Three Easy Lessons on Ruining Innovation and Drug Markets

Importation and reimportation are shiny baubles of the drug policy world. They make for tempting campaign rhetoric and serve to distract from the real solutions to pricing problems.
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Presidential Candidate Donald Trump has joined Hillary Clinton and Bernie Sanders in support of enhanced importation of prescription drugs. Specifically, Trump's plan is to: "Remove barriers to entry into free markets for drug providers that offer safe, reliable and cheaper products. Congress will need the courage to step away from the special interests and do what is right for America. Though the pharmaceutical industry is in the private sector, drug companies provide a public service. Allowing consumers access to imported, safe and dependable drugs from overseas will bring more options to consumers."

Sounds good. But is it really?

It is not always clear what people mean by "import prescription drugs" or, as it sometimes is said, "reimport prescription drugs." There are three possibilities. The first is to manufacture prescription drugs in a Food and Drug Administration (FDA)-approved facility overseas, transport them to the U.S. in an FDA-approved supply chain and market them in the U.S. on terms comparable to domestically manufactured drugs. For innovator drugs that are still on patent, this would mean manufacture by the U.S. manufacturer and sale just as if they had been manufactured in the U.S. This is legal now. And I don't think any of the candidates are advocating for a policy that is tantamount to shipping drug-manufacturing jobs offshore!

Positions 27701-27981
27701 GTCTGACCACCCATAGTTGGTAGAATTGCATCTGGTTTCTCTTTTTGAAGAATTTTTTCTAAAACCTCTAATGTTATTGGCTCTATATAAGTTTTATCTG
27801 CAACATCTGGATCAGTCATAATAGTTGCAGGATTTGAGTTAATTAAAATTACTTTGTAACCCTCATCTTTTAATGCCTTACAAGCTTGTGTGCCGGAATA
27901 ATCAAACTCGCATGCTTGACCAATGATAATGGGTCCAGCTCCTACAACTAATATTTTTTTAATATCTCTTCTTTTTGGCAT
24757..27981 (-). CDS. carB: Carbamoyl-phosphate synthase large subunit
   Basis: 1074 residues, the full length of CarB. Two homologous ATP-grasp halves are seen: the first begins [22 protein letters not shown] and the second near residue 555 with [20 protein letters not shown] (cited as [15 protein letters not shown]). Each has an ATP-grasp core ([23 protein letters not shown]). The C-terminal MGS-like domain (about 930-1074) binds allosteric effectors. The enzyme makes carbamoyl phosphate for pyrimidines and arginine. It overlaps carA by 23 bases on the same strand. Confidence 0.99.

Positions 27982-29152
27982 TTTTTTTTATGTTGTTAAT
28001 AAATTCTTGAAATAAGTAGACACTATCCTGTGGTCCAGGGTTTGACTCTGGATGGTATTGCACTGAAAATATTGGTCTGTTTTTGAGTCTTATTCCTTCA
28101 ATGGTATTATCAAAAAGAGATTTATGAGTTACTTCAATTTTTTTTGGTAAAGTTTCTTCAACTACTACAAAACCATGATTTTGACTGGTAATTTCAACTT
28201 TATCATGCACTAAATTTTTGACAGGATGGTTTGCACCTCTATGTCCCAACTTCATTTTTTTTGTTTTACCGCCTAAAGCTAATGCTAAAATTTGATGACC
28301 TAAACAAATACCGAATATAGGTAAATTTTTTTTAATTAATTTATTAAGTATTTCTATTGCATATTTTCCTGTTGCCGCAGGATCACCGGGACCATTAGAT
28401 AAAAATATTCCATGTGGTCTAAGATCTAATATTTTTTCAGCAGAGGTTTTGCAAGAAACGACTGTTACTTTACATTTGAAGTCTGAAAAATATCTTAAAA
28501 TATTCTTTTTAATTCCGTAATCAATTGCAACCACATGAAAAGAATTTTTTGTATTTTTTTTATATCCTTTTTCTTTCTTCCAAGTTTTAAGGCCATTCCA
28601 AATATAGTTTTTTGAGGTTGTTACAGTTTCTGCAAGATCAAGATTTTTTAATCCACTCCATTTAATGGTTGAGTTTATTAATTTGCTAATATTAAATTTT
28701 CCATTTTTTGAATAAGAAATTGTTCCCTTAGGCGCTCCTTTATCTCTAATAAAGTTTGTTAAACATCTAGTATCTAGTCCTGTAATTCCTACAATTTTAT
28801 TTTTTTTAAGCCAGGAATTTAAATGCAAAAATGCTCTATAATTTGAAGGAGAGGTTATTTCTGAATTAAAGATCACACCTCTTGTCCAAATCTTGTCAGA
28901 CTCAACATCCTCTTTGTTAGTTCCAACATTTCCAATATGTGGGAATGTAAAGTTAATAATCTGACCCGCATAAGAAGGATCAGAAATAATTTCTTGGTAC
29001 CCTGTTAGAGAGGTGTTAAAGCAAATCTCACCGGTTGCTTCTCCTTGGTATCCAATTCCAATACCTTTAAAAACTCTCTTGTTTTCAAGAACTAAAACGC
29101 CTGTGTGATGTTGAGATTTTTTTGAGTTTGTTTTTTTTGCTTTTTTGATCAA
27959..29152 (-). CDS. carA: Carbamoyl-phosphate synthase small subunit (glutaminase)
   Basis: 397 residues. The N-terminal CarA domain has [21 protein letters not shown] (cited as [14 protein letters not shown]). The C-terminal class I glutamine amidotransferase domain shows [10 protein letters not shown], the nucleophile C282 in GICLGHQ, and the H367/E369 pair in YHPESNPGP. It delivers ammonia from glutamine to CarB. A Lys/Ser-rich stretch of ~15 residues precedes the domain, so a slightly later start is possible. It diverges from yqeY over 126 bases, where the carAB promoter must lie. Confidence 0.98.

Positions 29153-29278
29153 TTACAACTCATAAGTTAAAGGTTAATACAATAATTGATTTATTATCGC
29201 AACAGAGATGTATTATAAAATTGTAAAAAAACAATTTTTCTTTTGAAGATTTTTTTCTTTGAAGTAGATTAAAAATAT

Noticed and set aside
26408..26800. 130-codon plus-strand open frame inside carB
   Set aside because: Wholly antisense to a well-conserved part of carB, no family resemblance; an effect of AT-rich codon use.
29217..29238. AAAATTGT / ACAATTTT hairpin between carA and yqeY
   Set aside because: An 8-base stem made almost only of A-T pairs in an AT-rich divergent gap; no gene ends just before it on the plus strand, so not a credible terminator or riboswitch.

The second possibility is that drugs are manufactured abroad under the auspices of the foreign government's regulatory regime (not the FDA), perhaps even in a country that does not recognize U.S. patents. Accordingly, they may be selling abroad at prices below those in the United States. Importing these drugs would do two things. The first would be to raise safety concerns because of the absence of FDA inspections in the manufacturing facilities and in the supply chain.

The second would be that the drugs would be sold at low prices because the patent is being violated. This is tantamount to getting rid of patent protection -- something candidates are careful not to say -- which would destroy incentives to innovate and develop new therapies. It is a sure route to ending the advance of medical progress.

The third possibility is so-called reimportation. That is, allow U.S. consumers to purchase pharmaceuticals that were manufactured in (FDA-approved) U.S. facilities and exported abroad (e.g. Canada) and "reimport" them back to the U.S. Presumably, this would take place at a lower price because of government policies like price controls.

Weirdly some conservatives get seduced by this notion, and call it "free trade." "Free" trade is an abstract, academic benchmark that does not exist in the real world. One should never decide actual policy decisions on the basis of idealized notions. Even more important, quality competition would never involve price controls and price controls on competition should be an anathema to conservatives. But price controls are the only thing that is being imported - the drugs, after all, are already in the U.S. - in the form of the artificially suppressed price. Reimportation isn't good trade policy by any name.

Moreover, reimportation would not work. To begin, those drugs are being sold abroad in the quantities that are being sold and at the prices the government has mandated because the government and the consumers want them. Why in the world, would they permit large amounts to go back to the U.S. and result in either higher prices or rationed access to the drugs? They would not, and it will not happen. And from the flip side, why would a U.S. manufacturer export a large amount of drugs that simply got sent back to the U.S. to undercut U.S. contracts? It wouldn't.

The upshot is that importation and reimportation are shiny baubles of the drug policy world. They make for tempting campaign rhetoric and serve to distract from the real solutions to pricing problems. High-quality competition, an efficient and low-cost regulatory regime, and elimination of costly government policies can lower drug prices. These slogans will not.

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